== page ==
Saturday Extra - Separate Stories Podcast



The Saturday Extra separate stories podcast makes it easy to pick out your favourite part of the program. Saturday Extra brings you a lively array of stories and features covering a range of topics including international politics and business.


  • A family affair, running a newspaper across the top of Australia

    11/06/2021 Duración: 07min

    In the early 2000s Corey Bousen located in Hong Kong called his father in Cairns to ask if he wanted to go into business owning what was then the Torres Newspaper, based on Thursday Island in the Torres Strait. Both Corey and his father Mark are journalists, though Mark was retired at the time. Over the next twenty years they bought up other papers in Arnhem Land and in the Cape. With Corey's mother Meg working on the accounts, the three of them, with additional help from journalists and editors, published newspapers that covered an area larger than the UK but with a population around 25,000. With the difficulties running regional newspapers that are now well documented and with COVID, Corey and his parents have parted with the newspapers. Corey is now farming in northern Tasmania, quite the change. Here he reflects on the news in the top end of Australia.

  • Rewilding our inner-self

    11/06/2021 Duración: 11min

    Conservationist and writer Claire Dunn in 2010 escaped to the bush for twelve months to connect again with nature and find her wild self. She wrote about this experience in My year without Matches. A few years later she returned to the city, to Melbourne, and knew she had to build a bridge between the bush and the city to survive and retain all that she learnt during her year bush. With like minded people she has found a city that offers so much within the suburban streets. In Rewidling the Urban Soul: searching for the wild in the city she encourages others to not only observe the fauna and flora that surrounds us but to also feel part of that nature.

  • Geoff Raby on the skills required for good diplomats

    11/06/2021 Duración: 15min

    Former Ambassador to China Geoff Raby says you can't be an idealogue and you need to have a great memory to be a successful diplomat. It also helps if you are widely read, have a good personality and can keep up with some of the more extensive dinners! Geoff discusses the current situation with China and how it should be handled, the best foreign affairs ministers he has worked with and his greatest challenge as a diplomat.

  • Australia and the geopolitics of the new space race

    11/06/2021 Duración: 16min

    There is a new space race underway, and while the US, China and Russia are the dominant players, a number of other countries and companies are vying for a piece of the lucrative space pie. Leading Australian strategist Alan Dupont and space law specialist Dr Cassandra Steer argue that Australia has the potential to be a much bigger player in the new space age, but at the moment we’re being left behind.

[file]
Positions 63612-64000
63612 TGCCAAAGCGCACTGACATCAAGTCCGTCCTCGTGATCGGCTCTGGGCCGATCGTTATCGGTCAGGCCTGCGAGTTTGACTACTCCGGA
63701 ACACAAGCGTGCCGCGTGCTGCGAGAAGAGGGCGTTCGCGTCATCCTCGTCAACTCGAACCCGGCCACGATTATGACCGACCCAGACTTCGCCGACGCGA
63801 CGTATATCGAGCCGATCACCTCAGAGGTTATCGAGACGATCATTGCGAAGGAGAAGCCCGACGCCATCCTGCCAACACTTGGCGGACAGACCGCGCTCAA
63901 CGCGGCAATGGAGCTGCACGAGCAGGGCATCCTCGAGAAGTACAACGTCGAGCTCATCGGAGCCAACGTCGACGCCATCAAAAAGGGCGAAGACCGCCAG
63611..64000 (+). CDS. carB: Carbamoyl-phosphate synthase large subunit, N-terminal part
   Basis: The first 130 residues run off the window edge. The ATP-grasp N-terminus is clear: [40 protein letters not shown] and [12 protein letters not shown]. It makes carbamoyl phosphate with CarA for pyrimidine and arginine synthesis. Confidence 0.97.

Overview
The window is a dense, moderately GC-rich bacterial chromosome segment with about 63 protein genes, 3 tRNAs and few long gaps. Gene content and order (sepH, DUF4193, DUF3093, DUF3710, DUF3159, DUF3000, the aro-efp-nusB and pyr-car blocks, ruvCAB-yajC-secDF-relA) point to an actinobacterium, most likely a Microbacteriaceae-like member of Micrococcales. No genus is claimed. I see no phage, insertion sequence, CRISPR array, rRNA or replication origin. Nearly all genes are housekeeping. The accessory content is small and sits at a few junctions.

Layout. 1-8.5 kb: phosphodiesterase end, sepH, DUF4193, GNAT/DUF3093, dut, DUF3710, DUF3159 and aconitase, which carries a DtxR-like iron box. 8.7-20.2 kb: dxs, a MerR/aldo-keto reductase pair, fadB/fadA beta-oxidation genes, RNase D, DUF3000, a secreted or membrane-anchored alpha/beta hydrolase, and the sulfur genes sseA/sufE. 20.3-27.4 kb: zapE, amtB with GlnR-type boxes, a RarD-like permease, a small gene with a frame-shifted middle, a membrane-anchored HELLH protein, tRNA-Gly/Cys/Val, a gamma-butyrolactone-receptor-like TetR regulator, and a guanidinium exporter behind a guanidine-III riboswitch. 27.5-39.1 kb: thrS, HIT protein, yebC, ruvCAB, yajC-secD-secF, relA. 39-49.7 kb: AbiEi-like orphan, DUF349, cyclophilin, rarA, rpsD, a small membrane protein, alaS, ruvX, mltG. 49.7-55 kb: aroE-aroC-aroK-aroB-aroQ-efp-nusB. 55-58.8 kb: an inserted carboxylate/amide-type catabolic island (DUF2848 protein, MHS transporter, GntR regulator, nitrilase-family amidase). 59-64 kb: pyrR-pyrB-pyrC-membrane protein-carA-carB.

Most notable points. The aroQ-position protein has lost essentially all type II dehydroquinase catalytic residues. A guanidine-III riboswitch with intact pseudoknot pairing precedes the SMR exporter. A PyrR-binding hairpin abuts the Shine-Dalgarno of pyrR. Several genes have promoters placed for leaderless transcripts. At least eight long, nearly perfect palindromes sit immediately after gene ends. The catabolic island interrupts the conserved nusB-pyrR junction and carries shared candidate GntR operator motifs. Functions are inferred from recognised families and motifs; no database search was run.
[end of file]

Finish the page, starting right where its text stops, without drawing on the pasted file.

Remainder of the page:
• East Timor, Bernard Collaery and Witness K

    11/06/2021 Duración: 11min

    Solicitor Bernard Collaery and his client Witness K are seen as heroes in East Timor. The longer the Australian Government pursues the prosecutions of those two people, the more they alienate East Timor, lawyer Ian Cunliffe argues. That's a problem, because we need a good relationship with that country, given China's interest in it. And then there's the missed opportunity for helium in that oil and gas deal.

  • Operation Ironside and Australia's surveillance laws

    11/06/2021 Duración: 11min

    The AFP and FBI have been lauded this week for their successful sting operation, known as Operation Ironside. It was enabled by the existence of Australia’s controversial Telecommunications Assistance and Access Act (TOLA), which gives law enforcement access to encrypted communications. The Prime Minister has seized the opportunity to push for more powers to intercept communications, but could these be a step too far?

  • The Pick, what to listen to, watch and read with a foreign affairs agenda

    04/06/2021 Duración: 13min

    The monthly segment The Pick where guests who deal in foreign affairs discuss what they are listening to, watching and reading to keep them informed of international relations, as well as what they engaged in to relax. Guests this month are Alex Oliver director of research at the Lowy Institute and Rory Medcalf, head of the National Security College at the Crawford School of Public Policy.

  • Martin Indyk, diplomat and former US Ambassador to Israel

    04/06/2021 Duración: 18min

    Martin Indyk has spent the last four decades thinking and working towards better arrangements within the Middle East, being posted twice as the US Ambassador to Israel and being involved in peace talks under various US Presidents. He describes diplomacy as the art of moving political leaders to places they are reluctant to go. In this discussion, he talks about the current state of politics in both Israel and Palestine, the lack of trust and political will to find a solution. He also discusses the US diplomat Henry Kissinger and his desire for order as he distrusted peace. Martin is writing a book on Herny Kissinger, The Master of the Game which will be published in October this year.

  • Bring on the batteries

    04/06/2021 Duración: 17min